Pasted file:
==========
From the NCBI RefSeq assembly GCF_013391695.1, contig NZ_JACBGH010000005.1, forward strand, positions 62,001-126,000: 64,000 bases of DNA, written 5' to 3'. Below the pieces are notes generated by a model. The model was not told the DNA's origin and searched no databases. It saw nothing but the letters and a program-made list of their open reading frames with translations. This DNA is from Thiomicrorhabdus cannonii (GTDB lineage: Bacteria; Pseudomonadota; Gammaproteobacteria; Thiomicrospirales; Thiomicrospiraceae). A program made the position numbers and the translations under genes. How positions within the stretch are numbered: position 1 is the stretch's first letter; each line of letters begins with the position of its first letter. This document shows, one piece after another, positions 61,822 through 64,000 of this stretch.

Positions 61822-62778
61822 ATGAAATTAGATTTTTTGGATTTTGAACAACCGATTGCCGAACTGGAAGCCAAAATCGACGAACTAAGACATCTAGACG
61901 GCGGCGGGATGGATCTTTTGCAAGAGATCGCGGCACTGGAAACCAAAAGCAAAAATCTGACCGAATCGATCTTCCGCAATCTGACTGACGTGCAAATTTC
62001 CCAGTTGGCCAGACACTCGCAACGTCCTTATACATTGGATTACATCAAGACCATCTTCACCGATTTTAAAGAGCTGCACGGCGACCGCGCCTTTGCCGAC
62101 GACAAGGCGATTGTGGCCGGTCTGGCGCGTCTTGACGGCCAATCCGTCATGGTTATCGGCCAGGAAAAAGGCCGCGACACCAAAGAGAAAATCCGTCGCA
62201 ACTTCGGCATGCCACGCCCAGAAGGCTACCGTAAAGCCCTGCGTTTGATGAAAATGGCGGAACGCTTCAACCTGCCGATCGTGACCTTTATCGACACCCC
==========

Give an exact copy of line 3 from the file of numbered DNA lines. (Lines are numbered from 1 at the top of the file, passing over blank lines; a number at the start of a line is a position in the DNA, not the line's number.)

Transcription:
61822 ATGAAATTAGATTTTTTGGATTTTGAACAACCGATTGCCGAACTGGAAGCCAAAATCGACGAACTAAGACATCTAGACG